Further investigation on why 60.8% was selected is needed (there must be one for this this very specific number), but the same rationale for meals tax allocation holds here. Real estate is a predictable source of revenue that all local governments use to project and plan in budgeting. By carving out a portion to address a major priority concern of the city (education), we begin to lessen the unpredictable swings in budgeting due to political posturing. Whether the correct portion is 60.8%, 72.5%, or 50.7%, it should be to the tenth decimal because specificity is fun, and it would provide a major step forward in budget planning.
A few other reasons why this would be a good solution:
#1. Provide Adequate Annual Maintenance Funding (RED BOLD ALL CAPS POINT #4)
Agree. RPS needs between $11M to $15M annually to provide baseline investment in school facility maintenance. This could easily be accomplished with earmarking a portion of the meals tax to directly fund annual maintenance on school facilities.
#2. Education as Economic Development
This is the PERFECT opportunity to tie economic development into education. We need to strategically capitalize on our growing food scene and white hot housing market to help our weakest link, schools. Conversely, by investing in education we retain and attract families, thus leading to rising home values and more family dinners at Mama J's.
#3. Student Need
The Mayor's argument that revenue allocation should match need is a valid point. Benchmarking investment to student enrollment via per pupil spending is a budgeting tactic we should use, but the Mayor is missing the underlying problem of historic disinvestment. On page 6, the analysis uses 2010 as a benchmark to highlight an 8% increase in spending per student, while enrollment only increased 3% during that time. This difference is sited by the Mayor to argue for capped spending on schools.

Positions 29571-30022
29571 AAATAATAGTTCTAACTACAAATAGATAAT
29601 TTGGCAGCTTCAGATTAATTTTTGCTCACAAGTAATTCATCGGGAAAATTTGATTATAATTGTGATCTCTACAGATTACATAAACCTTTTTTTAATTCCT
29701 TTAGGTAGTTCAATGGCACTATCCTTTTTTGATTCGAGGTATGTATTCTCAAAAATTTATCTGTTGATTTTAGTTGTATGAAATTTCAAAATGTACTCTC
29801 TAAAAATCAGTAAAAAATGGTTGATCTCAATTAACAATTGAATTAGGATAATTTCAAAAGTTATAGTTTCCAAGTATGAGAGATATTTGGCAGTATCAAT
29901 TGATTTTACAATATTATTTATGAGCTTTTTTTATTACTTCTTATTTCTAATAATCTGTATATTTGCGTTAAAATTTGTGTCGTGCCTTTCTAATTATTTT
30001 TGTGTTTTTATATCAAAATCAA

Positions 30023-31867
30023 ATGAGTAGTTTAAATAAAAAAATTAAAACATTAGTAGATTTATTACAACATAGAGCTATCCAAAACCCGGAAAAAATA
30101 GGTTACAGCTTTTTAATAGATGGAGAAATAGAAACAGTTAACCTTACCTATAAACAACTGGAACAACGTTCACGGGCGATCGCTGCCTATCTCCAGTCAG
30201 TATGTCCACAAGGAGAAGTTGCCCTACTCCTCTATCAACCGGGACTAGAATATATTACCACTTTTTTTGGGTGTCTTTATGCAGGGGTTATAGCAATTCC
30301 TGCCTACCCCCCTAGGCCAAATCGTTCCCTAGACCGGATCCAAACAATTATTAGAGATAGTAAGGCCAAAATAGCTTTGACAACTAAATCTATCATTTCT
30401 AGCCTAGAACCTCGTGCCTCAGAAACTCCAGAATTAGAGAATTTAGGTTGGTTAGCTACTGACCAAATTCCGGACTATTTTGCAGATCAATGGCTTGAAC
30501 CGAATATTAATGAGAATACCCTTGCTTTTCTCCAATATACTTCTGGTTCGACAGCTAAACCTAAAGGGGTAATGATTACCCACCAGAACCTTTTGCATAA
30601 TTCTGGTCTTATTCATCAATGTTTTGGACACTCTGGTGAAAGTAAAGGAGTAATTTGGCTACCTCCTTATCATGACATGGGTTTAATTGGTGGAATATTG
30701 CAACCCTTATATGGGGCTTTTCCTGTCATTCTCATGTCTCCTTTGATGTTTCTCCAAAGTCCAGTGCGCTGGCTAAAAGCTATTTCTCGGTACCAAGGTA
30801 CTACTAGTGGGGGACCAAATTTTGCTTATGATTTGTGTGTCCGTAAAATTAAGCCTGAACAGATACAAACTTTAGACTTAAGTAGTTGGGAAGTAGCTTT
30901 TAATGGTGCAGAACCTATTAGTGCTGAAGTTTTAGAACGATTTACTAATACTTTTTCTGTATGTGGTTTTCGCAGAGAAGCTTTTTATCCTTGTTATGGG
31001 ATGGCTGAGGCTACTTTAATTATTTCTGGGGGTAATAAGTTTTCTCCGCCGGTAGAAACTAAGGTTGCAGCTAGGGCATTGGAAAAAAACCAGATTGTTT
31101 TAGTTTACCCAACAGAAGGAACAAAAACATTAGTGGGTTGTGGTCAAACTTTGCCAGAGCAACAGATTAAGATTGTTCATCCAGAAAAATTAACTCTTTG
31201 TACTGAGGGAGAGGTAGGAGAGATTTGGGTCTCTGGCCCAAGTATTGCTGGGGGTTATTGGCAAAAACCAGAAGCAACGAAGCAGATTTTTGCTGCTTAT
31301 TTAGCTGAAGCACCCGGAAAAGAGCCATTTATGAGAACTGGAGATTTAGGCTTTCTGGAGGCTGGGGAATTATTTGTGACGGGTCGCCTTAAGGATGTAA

The real question we should be exploring is what level is needed to provide a world-class education system? A recent report from the Commonwealth Foundation found that "it can cost two to two-and-a-half times as much to help low-income students reach similar levels of performance as students from wealthier families." Before we discuss doubling Henrico and Chesterfields per pupil spending, lets at least start with funding Dr. Bedden's Academic Improvement Plan (AIP), which we've never done. We need to start by quantifying our need, and work backwards to budget.
Call to Action!
Before Thursday, June 23rd at 3:30pm, please email City Council with your support of Ordinances 137 and 140.
If you can show up to the meeting, please do. No public comment will be allowed at the committee meeting, but as we saw this spring, public awareness impacts action. These ordinances will eventually be brought to a public hearing at a City Council, but whether it garners enough support will most likely be determined in committee work sessions.
Showing solidarity early in the process towards solutions to our dysfunctional budget process is needed. This ordinance may not be the perfect solution, but it is a much needed attempt to rectify our current situation before next years budget planning begins in October.
Mark you calendars!
September 29th 6:30 to 8pm at the VMFA
Richmond magazine is joining five nonprofit organizations for the Mayorathon 2016, a candidate event at the Virginia Museum of Fine Arts on Thursday, Sept. 29th. This forum, which will have neutral moderators, will focus on four topics: improving public education, transportation, strengthening city neighborhoods and protecting the James River.
Hosts include the James River Association, Richmond Forward (hey that's us!), RVA Rapid Transit, Sports Backers, and Storefront for Community Design. Forum questions will be guided by candidate responses to surveys that each nonprofit is sending out. None of these groups are endorsing a candidate.
The forum, which is free and open to the public, will take place from 6:30 to 8pm in the Leslie Cheek Theater and will be followed by a reception, where candidates can mingle with the public from 8 to 9 p.m.